MIRABILIS  USA
BREATH AND BONES
MIRABILIS ABROAD
THE KINGDOM OF LITTLE WOUNDS
MERMAID MOON,
March 2020
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© 2020 by Susann Cokal.  All rights reserved.

A Room for Karen Blixen

Karen Blixen (also known as Isak Dinesen) is one of my favorite writers. Her Seven Gothic Tales and Ehrengard are especially important books for me. You might know her from Out of Africa, though. She was the Meryl Streep.

I was thinking a lot about Blixen in summer 2019, and I made this little room in her honor. Inspiration for the objects and setting came from her home in Rungstedlund, Denmark, which is now a museum. I couldn't replicate everything exactly, but I got the feel of the place, I think.

 

The pictures on the walls are framed printouts of her own paintings of the Kikuyu people and the picture of a hornbill she painted and gave to Denys Finch Hatton (Robert Redford). I included two photos of her in her old age--you can see that was ill.

 

Some of the elements here are compromises. I made all the furniture from vintage kits and/or old bits of wood recombined. I made some of the books, too.

 

She had a white-painted grandfather clock, which is a little odd (I think so, at least). I didn't have miniature African statues on hand, but I did have a fève (a favor that would be baked into a French king cake for Mardi Gras) in the shape of a Modigliani bust. And another one that's a reproduction of a Roman statue of a naked man. So those are in there ... plus lots of miniature flowers. Blixen loved flowers and birds, and the rooms in Rungsedlund are full of bouquets made from her own gardens.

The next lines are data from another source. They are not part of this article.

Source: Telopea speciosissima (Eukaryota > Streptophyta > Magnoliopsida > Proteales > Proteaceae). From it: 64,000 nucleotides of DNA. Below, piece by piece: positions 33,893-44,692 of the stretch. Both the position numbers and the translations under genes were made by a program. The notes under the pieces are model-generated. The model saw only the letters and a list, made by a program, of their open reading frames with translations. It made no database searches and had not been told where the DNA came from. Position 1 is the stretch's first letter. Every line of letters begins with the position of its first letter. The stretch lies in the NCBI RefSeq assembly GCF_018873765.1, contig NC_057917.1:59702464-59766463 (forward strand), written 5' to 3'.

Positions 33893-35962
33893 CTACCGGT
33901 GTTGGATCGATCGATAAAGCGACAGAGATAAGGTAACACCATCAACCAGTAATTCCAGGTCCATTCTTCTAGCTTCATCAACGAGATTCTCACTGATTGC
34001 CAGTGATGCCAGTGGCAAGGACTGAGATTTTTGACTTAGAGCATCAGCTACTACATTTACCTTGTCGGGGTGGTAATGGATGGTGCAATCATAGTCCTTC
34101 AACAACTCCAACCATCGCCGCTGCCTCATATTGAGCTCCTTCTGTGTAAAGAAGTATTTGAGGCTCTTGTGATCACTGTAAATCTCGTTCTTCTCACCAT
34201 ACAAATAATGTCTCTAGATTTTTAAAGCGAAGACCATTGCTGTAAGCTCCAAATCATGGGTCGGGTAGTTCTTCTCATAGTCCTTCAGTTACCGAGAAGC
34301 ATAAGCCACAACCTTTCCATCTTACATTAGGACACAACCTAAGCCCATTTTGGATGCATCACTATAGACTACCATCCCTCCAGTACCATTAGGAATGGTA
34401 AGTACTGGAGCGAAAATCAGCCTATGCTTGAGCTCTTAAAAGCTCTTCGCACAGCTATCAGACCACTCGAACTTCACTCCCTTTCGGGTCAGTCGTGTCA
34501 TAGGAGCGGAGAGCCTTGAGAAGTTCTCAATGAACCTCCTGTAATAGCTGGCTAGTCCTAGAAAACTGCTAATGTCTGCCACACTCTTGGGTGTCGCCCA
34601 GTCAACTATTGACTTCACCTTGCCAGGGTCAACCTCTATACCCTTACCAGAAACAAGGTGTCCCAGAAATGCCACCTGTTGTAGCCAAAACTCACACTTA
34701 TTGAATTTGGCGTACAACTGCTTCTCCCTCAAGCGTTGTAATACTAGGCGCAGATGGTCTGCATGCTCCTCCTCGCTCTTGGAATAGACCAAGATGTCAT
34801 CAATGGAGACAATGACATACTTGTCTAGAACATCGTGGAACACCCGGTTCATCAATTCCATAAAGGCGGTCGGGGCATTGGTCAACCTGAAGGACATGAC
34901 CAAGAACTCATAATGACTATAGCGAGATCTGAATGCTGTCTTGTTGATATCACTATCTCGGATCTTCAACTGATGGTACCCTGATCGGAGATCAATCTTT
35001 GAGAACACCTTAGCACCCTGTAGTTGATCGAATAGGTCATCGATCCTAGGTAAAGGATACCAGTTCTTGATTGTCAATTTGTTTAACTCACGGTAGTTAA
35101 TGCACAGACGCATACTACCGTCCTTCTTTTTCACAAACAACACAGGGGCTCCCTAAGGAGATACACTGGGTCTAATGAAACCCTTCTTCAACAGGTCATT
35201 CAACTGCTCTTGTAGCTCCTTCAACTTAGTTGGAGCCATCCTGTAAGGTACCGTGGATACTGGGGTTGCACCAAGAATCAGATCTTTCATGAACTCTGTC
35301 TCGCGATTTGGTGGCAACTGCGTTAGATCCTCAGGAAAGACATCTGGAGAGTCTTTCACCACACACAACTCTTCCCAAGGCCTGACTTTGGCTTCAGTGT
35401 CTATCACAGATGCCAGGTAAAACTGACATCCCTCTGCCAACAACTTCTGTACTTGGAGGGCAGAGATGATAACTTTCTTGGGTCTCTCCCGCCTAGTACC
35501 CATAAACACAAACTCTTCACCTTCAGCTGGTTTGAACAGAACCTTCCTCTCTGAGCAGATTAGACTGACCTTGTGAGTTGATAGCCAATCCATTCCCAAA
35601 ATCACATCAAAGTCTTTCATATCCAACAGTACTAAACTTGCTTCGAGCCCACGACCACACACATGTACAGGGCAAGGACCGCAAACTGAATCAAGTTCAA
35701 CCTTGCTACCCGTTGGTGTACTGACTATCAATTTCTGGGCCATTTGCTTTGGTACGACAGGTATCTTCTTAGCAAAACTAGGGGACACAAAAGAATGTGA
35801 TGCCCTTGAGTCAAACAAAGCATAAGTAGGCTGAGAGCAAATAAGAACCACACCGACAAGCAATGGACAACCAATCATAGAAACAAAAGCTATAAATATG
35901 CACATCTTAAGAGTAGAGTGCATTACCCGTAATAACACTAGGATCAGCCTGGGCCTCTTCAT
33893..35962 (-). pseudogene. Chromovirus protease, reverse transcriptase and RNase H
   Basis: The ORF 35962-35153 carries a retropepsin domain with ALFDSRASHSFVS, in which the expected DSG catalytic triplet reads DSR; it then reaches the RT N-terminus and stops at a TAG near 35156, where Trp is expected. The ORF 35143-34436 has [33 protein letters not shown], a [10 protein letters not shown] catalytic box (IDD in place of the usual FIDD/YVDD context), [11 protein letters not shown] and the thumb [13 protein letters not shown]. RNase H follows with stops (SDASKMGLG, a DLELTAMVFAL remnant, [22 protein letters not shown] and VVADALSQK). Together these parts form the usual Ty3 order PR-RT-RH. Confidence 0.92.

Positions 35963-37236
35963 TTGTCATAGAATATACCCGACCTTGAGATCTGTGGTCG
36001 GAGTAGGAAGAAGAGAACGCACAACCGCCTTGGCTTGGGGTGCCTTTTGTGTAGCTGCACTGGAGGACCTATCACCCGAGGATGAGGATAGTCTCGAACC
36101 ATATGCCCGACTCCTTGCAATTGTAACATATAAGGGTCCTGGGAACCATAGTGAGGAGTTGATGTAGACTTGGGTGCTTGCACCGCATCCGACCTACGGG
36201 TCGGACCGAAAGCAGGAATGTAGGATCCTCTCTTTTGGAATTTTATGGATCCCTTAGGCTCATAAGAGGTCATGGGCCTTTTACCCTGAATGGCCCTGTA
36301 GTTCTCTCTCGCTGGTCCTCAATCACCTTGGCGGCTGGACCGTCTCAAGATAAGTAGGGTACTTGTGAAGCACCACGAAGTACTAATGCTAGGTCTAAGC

The room box kit is from Holland. I like the art deco lines, though it's nothing like Blixen's very traditional farmhouse. The "stones" are embossed paper from Greece.

Fun fact: My grandparents knew Blixen slightly! They were bffs with Blixen's niece and her husband. I first found out about it when I was seventeen and my grandmother mentioned that Blixen wasn't very nice. Well, she was a great writer. And she had terrible health problems (syphilis caught from her husband, which gave her a lot of pain--and she was anorexic at the end). In a way, this room is a reminder to be kind to people, animals, and the planet.

Want to take a video tour of the room? I made a very shaky video with my camera. I am just learning; please don't scold me if you get motion sickness.

You can see it here, on YouTube: Blixen Tour.

And you can see her things set up in a life-sized museum here: Karen Blixen Museet.

Susann

Cokal

SINCE 1372